As I posted previously, MAS is no longer using the Kuranda beds which had been donated by caring members of the public for the pets at the previous facility. With the new $7.2 million building, the city decided to go with what a mayor’s spokesman says is a cheaper and more sanitary product:
[T]he mayor’s spokesperson said the Shor-line product was chosen over the Kuranda beds because it doesn’t absorb bodily fluids, which may reduce the possibility of disease. Also, the Kuranda beds are more expensive and costlier to replace.
The product referenced is not a bed but rather a metal kennel deck with holes in it. And dogs immediately starting eating the coating off of them as soon as they moved to the new facility:
A spokesperson for Mayor A C Wharton’s office confirmed that 21 of the kennel decks are showing signs of chipping paint. Shor-line, the company that installed the beds, is replacing the damaged ones. Damage was caused by dogs chewing and gnawing on the beds. Some animal advocates worry that chipped paint could be toxic to dogs, but Shor-line’s website claims the PVC coating is non-toxic.
I visited the Kuranda website and found that MAS is signed up for the shelter donation program where donors can purchase Kuranda beds at discounted rates for direct shipping to the pound. It seems a shame to know that any such donations made in past were reportedly vandalized by the staff and any future donations will not be given to the pets at MAS. Further, it seems wasteful that all of the previously donated Kuranda beds are now presumably sitting somewhere, gathering dust. I ask again, what happened to the donated Kuranda beds? Has the city sold them for a profit while dogs lay on cold metal platforms in the pound? Did the city send them to the landfill along with the thousands of pets it kills each year?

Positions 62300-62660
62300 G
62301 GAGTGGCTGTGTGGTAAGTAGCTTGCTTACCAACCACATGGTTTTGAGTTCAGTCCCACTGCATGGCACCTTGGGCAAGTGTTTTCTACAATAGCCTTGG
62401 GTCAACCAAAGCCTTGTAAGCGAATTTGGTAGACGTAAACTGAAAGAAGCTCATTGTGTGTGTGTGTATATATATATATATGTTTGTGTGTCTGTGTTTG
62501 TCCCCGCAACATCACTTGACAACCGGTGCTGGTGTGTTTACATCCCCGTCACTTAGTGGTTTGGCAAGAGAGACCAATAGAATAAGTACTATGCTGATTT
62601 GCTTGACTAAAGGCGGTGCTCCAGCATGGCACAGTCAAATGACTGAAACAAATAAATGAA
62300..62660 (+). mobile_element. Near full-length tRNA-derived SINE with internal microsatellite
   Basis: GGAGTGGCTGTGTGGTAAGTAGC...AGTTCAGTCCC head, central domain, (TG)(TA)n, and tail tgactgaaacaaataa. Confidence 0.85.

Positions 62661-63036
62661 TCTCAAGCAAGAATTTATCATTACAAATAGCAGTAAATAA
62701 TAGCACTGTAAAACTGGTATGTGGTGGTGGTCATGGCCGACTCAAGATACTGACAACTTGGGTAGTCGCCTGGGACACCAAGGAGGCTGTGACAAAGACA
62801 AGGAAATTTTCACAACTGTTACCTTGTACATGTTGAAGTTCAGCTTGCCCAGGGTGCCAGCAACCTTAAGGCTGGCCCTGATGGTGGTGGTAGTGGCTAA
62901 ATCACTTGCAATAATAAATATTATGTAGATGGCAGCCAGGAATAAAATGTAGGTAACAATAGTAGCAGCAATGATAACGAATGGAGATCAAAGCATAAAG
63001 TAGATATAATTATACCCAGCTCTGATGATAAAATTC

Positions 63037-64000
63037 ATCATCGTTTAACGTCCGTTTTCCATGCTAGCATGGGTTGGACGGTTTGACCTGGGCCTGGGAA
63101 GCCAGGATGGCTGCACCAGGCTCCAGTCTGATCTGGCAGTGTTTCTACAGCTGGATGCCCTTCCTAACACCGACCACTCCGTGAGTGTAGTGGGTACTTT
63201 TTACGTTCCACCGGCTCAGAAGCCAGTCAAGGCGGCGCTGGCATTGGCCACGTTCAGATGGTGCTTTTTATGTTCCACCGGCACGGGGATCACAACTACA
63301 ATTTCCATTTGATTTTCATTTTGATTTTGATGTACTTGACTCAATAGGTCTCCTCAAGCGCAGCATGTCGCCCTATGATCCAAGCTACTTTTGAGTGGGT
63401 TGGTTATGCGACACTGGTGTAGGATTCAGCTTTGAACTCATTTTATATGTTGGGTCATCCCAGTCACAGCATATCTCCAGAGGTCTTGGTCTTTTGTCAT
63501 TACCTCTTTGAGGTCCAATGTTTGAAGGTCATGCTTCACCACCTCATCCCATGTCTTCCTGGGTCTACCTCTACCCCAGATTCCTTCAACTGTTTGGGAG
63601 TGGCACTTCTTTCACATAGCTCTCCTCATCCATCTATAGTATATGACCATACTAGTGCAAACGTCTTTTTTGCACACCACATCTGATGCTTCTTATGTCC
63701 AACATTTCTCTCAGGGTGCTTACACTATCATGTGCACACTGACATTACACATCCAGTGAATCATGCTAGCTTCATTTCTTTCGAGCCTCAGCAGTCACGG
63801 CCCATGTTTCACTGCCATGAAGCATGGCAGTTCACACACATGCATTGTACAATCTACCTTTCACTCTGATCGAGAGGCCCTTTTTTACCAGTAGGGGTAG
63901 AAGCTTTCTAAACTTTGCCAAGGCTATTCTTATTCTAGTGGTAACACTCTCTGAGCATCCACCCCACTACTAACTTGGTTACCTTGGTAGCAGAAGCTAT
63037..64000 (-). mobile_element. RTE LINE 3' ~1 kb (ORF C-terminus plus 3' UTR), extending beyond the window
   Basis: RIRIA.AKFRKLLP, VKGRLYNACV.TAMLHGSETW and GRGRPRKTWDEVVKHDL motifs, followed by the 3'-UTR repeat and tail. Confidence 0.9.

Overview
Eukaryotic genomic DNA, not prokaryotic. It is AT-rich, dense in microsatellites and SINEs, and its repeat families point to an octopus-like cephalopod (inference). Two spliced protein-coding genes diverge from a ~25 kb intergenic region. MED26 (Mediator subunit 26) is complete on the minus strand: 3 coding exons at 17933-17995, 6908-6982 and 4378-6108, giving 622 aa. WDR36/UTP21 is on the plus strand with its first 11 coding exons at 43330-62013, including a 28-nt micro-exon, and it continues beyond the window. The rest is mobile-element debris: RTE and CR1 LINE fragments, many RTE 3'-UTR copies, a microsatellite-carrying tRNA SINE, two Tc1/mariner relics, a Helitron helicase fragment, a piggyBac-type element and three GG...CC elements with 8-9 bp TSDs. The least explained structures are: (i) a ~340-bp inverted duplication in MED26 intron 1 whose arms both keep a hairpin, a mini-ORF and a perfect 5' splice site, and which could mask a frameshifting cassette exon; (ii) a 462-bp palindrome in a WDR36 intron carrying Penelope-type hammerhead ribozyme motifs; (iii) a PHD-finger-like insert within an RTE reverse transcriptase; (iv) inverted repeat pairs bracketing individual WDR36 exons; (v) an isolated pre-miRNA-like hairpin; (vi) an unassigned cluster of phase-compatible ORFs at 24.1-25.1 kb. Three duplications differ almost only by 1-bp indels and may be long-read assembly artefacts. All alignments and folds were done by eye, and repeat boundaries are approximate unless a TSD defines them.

I contacted Kuranda to request a response regarding the claims made by the mayor’s office about their beds being expensive disease spreaders. I received the following:
Thanks for bringing this to our attention. Below is the comment I posted on the website regarding sanitizing Kuranda beds. I’m puzzled that they would call metal grates “beds” and think they would offer any comfort to a dog, not to mention how impossible it would be to FULLY disinfect every nook/cranny of those holes on a daily basis. Our beds have been used for years in vet hospitals, animal shelters & boarding kennels where they are totally disinfected every day while providing a comfortable “bed” to sleep on. I’d be happy to provide the shelter with a sample bed to evaluate. –Carol
Both our pvc and aluminum frame beds w/solid 40oz vinyl are non-porous therefore not able to absorb fluids/bacteria. the solid surfaces are disinfected daily in kennels, clinics & boarding kennels without issue. The design of the bed tucks the heavyduty vinyl into the frame leaving no gaps or places to grab for chewing. Kuranda beds come with a ONE YEAR warranty. There are deep discounts for shelter purchases and a Donate a Bed program. http://www.kuranda.com/donate. Contact carol@kuranda with any questions.
I guess that answers that. Although I wouldn’t advise Kuranda to send any beds to MAS since they are likely to be vandalized upon receipt – and probably withheld from the dogs just like all the existing Kuranda beds.
For the emotional and physical comfort of the dogs at MAS, they must be provided soft bedding. If the city is opposed to using the donated Kuranda beds and/or is unable to stop the staff from vandalizing them, there are other options – old blankets and comforters for example. Bedding is a comfort item which helps reduce stress, keeping the population healthier and making individuals more adoptable. The full-of-holes kennel decks that the city touts as more sanitary are in fact, not. Nor are they beds.
Given the history of abuse at MAS, it is not surprising that they are denying the dogs these basic comfort items but it is disappointing. If the city truly cared about keeping the shelter population healthy and getting more pets out alive, they would provide soft bedding. It’s such a small thing but it can make such a big difference. Does anyone involved with MAS care about making a difference or is it easier to just maintain the status quo?